Sully is an odd film in that its presentation is emotionally even throughout. There are no highs or lows except for what individual viewers may project onto the movie. There are no surprises, and there’s very little tension. In fact, though the film tries to endear some of the characters to audiences, everyone is so muted that there’s no one to really invest in. Despite all of that, Sully is still engrossing overall, because even though the act of heroism on the Hudson is well known, the investigation into the heroes that affected that miracle is not.

On January 15, 2009, a commercial airliner flying out of LaGuardia airport in New York was struck by a flock of birds shortly after takeoff, disabling both engines. Captain Chesley “Sully” Sullenberger (Tom Hanks) and co-pilot Jeff Skiles (Aaron Eckhart) follow their training and work with air traffic control to somehow pilot the plane back to an airport runway. But with no power and nothing but densely populated infrastructure all around them, Sully makes the crucial decision to attempt a dangerous water landing on the Hudson river. By no small miracle, he survives without a scratch. Following the landing, the National Transportation Safety Board conducts its investigation into the incident to discover, among other things, if human error played a factor in the water landing that threatened so many people’s lives. The board’s potential negative findings could ruin Sully’s name, career, and everything he’s built over his lifetime as a pilot.

Sully is a very subdued film and presents the events that surrounded the “Miracle on the Hudson” in an almost clinical fashion rather than dramatic. In fact, the film spends a good portion of its running time on aspects that aren’t of particular interest or could at least be truncated. For instance, when the audience initially thinks it’s going to get a cockpit-view of the landing with the pilots fighting for their lives, audiences instead get the air traffic controller view, which is far less interesting. It’s just an entire scene of a guy in a headset calmly giving instructions to people never shown while staring at a computer screen with esoteric markings. Sully also doesn’t attempt to educate audiences to give viewers as much information as the characters on-screen have. So when acronyms are spoken or plane parts are described by their technical names, it’s difficult to understand their relevance until a character reacts to them.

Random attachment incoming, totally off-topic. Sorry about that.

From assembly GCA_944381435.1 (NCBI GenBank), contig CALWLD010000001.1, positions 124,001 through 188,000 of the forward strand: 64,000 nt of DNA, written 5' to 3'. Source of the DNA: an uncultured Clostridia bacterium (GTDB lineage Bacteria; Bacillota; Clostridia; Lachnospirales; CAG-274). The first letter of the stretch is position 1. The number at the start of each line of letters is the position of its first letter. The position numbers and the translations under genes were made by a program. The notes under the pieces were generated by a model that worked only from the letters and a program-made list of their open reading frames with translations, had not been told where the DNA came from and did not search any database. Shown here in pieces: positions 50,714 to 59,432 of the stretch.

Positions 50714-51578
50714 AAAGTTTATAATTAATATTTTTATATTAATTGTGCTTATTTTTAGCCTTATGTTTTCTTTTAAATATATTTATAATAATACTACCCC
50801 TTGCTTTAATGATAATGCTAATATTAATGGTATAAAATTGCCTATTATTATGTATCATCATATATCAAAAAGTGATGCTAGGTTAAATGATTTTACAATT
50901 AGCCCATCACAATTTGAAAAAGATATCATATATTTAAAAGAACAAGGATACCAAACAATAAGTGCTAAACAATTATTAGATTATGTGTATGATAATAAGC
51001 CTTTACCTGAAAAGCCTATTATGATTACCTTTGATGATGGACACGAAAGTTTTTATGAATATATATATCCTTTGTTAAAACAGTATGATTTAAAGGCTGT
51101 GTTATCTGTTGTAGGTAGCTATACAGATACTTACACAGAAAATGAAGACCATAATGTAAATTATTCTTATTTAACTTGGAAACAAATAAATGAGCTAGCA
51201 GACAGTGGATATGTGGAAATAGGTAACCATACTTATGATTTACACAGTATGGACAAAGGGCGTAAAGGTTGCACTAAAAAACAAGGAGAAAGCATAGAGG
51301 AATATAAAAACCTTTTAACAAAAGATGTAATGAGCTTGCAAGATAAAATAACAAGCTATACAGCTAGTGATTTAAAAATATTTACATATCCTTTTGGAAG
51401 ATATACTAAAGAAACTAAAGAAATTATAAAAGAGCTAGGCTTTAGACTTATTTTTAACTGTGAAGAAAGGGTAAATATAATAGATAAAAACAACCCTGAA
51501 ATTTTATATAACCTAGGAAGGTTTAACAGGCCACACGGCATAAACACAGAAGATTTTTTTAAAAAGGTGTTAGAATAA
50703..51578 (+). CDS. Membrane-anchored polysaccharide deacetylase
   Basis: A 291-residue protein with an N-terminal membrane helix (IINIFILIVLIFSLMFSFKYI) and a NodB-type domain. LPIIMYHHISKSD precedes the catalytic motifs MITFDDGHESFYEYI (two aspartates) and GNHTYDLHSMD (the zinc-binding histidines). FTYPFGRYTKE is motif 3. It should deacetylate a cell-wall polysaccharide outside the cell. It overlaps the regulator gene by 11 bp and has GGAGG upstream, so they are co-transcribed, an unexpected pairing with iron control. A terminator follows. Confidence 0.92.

This “silent and invisible observer” approach, however, is actually one of Sully’s charms once viewers get used to it. The film doesn’t cut the corners off any of the happenings. For instance, during the presentation of the NTSB findings, audiences get to watch multiple computer simulations of the landing in almost real-time. That presentation could have easily been cut in half and still got its point and impact across. Then there are the myriad nameless ancillary characters that make up various rescue personnel who are elevated in the movie by actually having dialog. It’s the film’s attempt to show a coming together of people to achieve a greater good. Overall, the gambit pays off here, but only after audiences accept the vision of the filmmakers.

The acting is some of the most natural to be found in any film. That’s because nothing too taxing was demanded from any of the actors. There are no heated arguments. There are no outbursts. Even the panic on the plane is largely measured. This control is so pervasive that when a character celebrates having survived the landing it actually feels out of place and forced. As for Tom Hanks, he does a fine job, but most of his emotions are expressed by staring a thousand-yard stare past the camera, hinting at the turmoil behind his eyes as he sees some event from his past. Hanks plays Sully as an even-keeled kind of man, who doesn’t get fazed by much. That’s exactly the kind of person you want in charge during a crisis – less so as the main character to a feature film.

Most of what happens in the film feels mundane. Even the extraordinary parts get reduced to the ordinary when the film dissects them from every angle. Surprisingly, no attempts were made to heighten any aspect of the film in the way that Flight, which I’ve read was partially inspired by Sullenberger’s heroics, heightened its events and characters. Instead, by the end of Sully, audiences will feel like they have a very comprehensive understanding of what happened and of all of the boring moving parts that ensured the outcome was favorable. For everyone who wanted more insight into the Hero of the Hudson, this is all interesting. It’s just not exciting.